[Science Solitaire] A half-quiet world

Maria Isabel Garcia
[Science Solitaire] A half-quiet world
During the pandemic, a group of scientists measured the 'quiet' in the planet. And they found that human noise was down by half from March and May this year.

Now, we often speak of missing the good old days which seemed like eons ago. But that was only less than half a year ago. And as health agencies measured the rate of the coronavirus spread, as economists kept track of unemployment, losses and bankruptcies, and as governments scrambled to measure anything they can use to respond or defend any position they had against the virus, a group of scientists, just like those who measured the drop in air pollution around the world, measured the “quiet” in the planet. And they found that human noise was down by half from March and May this year. 

Since this pandemic has not happened before in a world that is this highly urbanized, and therefore generates so much human-made noise, we did not really know how noisy we were. Seismometers are typically used to listen to natural noises, some of which could indicate hazards like earthquakes or volcanic eruptions. But these natural noises are also masked by the human-generated sounds of industry, construction sites or any areas with heavy machineries, traffic, and even sports events.  But the coronavirus quieted them all.

The scientists were able to detect the drop in noise from seismometers located in 268 stations in 117 countries during the major lockdown months. Getting this kind of data on how quiet it can be without the usual human frenzy is very useful because it can serve as a baseline on how to filter out these noises when they come back on again. That way, we therefore improve how we can listen to the natural signals that the planet is giving us in terms of its activity and its health.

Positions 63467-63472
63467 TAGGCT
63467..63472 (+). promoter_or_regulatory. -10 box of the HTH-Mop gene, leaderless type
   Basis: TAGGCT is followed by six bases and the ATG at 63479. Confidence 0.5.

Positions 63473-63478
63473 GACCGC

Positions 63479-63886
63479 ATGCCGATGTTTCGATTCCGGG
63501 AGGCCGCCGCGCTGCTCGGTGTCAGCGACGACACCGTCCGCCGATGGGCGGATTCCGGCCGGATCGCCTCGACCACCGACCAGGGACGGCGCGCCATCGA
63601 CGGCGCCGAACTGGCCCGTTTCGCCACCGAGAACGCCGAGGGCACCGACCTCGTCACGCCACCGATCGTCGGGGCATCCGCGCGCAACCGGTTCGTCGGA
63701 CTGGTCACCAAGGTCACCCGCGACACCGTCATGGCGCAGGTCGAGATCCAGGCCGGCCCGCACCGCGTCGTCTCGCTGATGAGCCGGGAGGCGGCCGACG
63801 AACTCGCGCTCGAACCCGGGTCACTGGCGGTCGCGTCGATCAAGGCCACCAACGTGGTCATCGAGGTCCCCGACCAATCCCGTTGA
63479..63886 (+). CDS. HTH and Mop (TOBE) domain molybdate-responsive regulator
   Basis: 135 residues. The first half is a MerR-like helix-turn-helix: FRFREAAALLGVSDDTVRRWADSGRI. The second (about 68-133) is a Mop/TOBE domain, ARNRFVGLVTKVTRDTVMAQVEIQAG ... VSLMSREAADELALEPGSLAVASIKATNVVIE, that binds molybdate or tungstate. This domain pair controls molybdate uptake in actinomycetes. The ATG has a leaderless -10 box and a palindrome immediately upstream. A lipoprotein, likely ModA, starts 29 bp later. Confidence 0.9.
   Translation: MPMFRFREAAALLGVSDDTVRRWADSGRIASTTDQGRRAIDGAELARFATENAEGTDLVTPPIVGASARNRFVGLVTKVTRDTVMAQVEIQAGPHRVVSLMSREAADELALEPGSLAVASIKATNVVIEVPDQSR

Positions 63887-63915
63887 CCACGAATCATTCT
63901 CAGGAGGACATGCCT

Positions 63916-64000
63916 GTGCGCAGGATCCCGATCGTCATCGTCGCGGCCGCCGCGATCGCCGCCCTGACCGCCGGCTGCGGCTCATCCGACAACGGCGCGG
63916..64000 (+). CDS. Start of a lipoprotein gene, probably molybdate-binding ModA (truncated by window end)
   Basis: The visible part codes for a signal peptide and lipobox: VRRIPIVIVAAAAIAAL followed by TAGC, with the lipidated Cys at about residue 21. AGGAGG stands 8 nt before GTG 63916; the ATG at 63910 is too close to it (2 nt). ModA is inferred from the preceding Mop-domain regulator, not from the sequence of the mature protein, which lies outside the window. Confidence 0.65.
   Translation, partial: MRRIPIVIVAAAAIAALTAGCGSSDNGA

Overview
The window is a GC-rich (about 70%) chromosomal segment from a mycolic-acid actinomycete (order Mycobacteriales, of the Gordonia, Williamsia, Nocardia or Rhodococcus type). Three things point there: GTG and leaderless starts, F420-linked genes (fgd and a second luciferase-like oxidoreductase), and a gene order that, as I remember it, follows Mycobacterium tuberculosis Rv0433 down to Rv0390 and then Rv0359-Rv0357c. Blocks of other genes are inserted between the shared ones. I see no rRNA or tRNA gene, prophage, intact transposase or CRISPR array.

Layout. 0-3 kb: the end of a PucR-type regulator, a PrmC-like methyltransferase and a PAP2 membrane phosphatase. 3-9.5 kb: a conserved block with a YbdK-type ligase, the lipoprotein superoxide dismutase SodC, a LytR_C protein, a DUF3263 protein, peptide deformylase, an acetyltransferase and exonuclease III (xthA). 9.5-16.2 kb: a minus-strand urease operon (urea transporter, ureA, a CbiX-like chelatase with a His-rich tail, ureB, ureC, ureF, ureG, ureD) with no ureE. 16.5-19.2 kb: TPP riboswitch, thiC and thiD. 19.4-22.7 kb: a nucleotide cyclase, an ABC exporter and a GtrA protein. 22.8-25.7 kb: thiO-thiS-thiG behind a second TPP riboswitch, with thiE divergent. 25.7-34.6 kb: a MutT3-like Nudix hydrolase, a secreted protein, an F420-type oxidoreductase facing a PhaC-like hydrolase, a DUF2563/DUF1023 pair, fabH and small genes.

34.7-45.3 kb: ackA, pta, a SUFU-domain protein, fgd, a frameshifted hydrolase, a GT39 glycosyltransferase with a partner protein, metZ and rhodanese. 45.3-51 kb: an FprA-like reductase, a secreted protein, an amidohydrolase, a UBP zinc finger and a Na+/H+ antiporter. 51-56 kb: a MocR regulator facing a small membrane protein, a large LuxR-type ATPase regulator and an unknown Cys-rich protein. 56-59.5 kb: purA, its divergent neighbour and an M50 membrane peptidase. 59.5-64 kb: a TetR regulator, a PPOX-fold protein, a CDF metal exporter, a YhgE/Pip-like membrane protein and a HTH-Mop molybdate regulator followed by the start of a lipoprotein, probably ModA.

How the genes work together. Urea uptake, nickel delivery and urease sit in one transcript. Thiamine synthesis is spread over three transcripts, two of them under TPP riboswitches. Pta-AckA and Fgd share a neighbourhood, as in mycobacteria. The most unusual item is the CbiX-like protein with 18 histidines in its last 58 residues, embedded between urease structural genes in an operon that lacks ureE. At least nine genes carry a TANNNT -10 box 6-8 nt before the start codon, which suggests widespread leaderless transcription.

Humans have a natural bias towards “sight” to detect the presence of something. It is science that reminds us that the world we are dealing with is far more multi-faceted than just being detected by light. I had a full appreciation of this many years ago when I was with a bunch of ornithologists in a subtropical forest in Nepal. They were just listening to the sounds of the birds and they could tell not just which bird was making that sound but which other birds are most likely present since the lives of certain birds are interdependent. I was “gonged” by that experience that I gained a deep respect for divergent sounds in the wild as measure of the health of a place.

Now, “acoustic diversity” is detected not just with ornithologist’s trained ears but also with the help of instruments and it is an established way to measure the variation (and therefore, the richness) of a place.

I constantly work with colleagues around the world trying to find compelling ways to make people face the realities of the consequences of human actions on the natural world. One of the most moving experiences that has silenced audiences so far is a set of 3 sound clips: the first was a recording of a forest buzzing with a multitude of chirps, squawks, and rustling; the second was of a chainsaw in the same forest; and the third and last was the sound of silence in the same forest. I have never seen a group of people pause that long after experiencing a set of sound clips.

“Quiet” can be as potent as sound, but you also have to be quiet within to know what it means, so you can wield its power. –

Maria Isabel Garcia is a science writer. She has written two books, “Science Solitaire” and “Twenty One Grams of Spirit and Seven Ounces of Desire.” You can reach her at